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Module rand::rngs

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Random number generators and adapters

Background: Random number generators (RNGs)

Computers cannot produce random numbers from nowhere. We classify random number generators as follows:

  • “True” random number generators (TRNGs) use hard-to-predict data sources (e.g. the high-resolution parts of event timings and sensor jitter) to harvest random bit-sequences, apply algorithms to remove bias and estimate available entropy, then combine these bits into a byte-sequence or an entropy pool. This job is usually done by the operating system or a hardware generator (HRNG).
  • “Pseudo”-random number generators (PRNGs) use algorithms to transform a seed into a sequence of pseudo-random numbers. These generators can be fast and produce well-distributed unpredictable random numbers (or not). They are usually deterministic: given algorithm and seed, the output sequence can be reproduced. They have finite period and eventually loop; with many algorithms this period is fixed and can be proven sufficiently long, while others are chaotic and the period depends on the seed.
  • “Cryptographically secure” pseudo-random number generators (CSPRNGs) are the sub-set of PRNGs which are secure. Security of the generator relies both on hiding the internal state and using a strong algorithm.

Traits and functionality

All RNGs implement the RngCore trait, as a consequence of which the Rng extension trait is automatically implemented. Secure RNGs may additionally implement the CryptoRng trait.

All PRNGs require a seed to produce their random number sequence. The SeedableRng trait provides three ways of constructing PRNGs:

  • from_seed accepts a type specific to the PRNG
  • from_rng allows a PRNG to be seeded from any other RNG
  • seed_from_u64 allows any PRNG to be seeded from a u64 insecurely
  • from_entropy securely seeds a PRNG from fresh entropy

Use the rand_core crate when implementing your own RNGs.

Our generators

This crate provides several random number generators:

  • OsRng is an interface to the operating system’s random number source. Typically the operating system uses a CSPRNG with entropy provided by a TRNG and some type of on-going re-seeding.
  • [ThreadRng], provided by the thread_rng function, is a handle to a thread-local CSPRNG with periodic seeding from OsRng. Because this is local, it is typically much faster than OsRng. It should be secure, though the paranoid may prefer OsRng.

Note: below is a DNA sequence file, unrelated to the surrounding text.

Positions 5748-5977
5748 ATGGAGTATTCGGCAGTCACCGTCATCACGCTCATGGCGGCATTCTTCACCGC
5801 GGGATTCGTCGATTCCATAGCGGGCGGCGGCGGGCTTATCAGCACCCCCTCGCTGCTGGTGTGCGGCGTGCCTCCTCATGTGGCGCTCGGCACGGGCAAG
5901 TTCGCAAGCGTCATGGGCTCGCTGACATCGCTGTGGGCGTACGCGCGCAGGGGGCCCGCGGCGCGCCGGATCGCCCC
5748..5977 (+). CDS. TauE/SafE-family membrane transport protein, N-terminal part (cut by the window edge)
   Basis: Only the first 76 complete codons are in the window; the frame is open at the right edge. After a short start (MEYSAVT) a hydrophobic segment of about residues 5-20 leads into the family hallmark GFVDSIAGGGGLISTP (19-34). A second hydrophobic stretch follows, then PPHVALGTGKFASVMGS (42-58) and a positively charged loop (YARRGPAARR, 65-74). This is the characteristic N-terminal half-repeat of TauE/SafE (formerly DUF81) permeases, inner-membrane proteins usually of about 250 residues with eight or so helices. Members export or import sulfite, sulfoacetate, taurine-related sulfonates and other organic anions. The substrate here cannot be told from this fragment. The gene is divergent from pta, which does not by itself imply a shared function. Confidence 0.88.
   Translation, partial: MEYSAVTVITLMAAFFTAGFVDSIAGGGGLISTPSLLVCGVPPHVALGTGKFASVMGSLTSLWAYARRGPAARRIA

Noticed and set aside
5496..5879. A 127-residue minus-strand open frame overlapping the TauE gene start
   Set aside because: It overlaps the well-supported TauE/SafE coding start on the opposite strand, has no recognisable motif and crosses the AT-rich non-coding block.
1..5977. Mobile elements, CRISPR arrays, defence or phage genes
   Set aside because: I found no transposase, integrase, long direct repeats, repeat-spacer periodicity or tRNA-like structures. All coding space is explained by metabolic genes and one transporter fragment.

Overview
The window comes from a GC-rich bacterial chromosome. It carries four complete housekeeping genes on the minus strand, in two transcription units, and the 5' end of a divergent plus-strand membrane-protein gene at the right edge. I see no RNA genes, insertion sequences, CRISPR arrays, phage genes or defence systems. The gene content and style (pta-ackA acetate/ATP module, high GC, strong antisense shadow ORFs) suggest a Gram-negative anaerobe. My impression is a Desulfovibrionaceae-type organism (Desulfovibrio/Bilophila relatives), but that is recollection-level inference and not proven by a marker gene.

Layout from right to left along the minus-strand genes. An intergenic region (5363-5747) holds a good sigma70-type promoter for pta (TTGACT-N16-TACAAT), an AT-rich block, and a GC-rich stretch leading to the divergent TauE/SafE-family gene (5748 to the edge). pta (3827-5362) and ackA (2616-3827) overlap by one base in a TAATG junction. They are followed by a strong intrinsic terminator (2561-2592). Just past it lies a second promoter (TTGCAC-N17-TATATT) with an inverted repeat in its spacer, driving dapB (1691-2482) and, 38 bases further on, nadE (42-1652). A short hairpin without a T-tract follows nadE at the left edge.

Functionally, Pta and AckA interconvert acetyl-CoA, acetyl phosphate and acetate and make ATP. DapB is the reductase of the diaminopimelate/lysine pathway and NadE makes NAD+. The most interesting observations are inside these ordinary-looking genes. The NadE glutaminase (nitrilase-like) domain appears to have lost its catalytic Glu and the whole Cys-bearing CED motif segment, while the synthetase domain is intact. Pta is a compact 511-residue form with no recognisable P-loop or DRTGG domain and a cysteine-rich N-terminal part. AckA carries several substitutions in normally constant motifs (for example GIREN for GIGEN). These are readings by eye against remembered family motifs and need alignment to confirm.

• [StdRng] is a CSPRNG chosen for good performance and trust of security (based on reviews, maturity and usage). The current algorithm is ChaCha12, which is well established and rigorously analysed. [StdRng] provides the algorithm used by [ThreadRng] but without periodic reseeding.
  • [SmallRng] is an insecure PRNG designed to be fast, simple, require little memory, and have good output quality.

The algorithms selected for [StdRng] and [SmallRng] may change in any release and may be platform-dependent, therefore they should be considered not reproducible.

Additional generators

TRNGs: The rdrand crate provides an interface to the RDRAND and RDSEED instructions available in modern Intel and AMD CPUs. The rand_jitter crate provides a user-space implementation of entropy harvesting from CPU timer jitter, but is very slow and has security issues.

PRNGs: Several companion crates are available, providing individual or families of PRNG algorithms. These provide the implementations behind [StdRng] and [SmallRng] but can also be used directly, indeed should be used directly when reproducibility matters. Some suggestions are: rand_chacha, rand_pcg, rand_xoshiro. A full list can be found by searching for crates with the rng tag.

Modules

Mock random number generator

Structs

A random number generator that retrieves randomness from the operating system.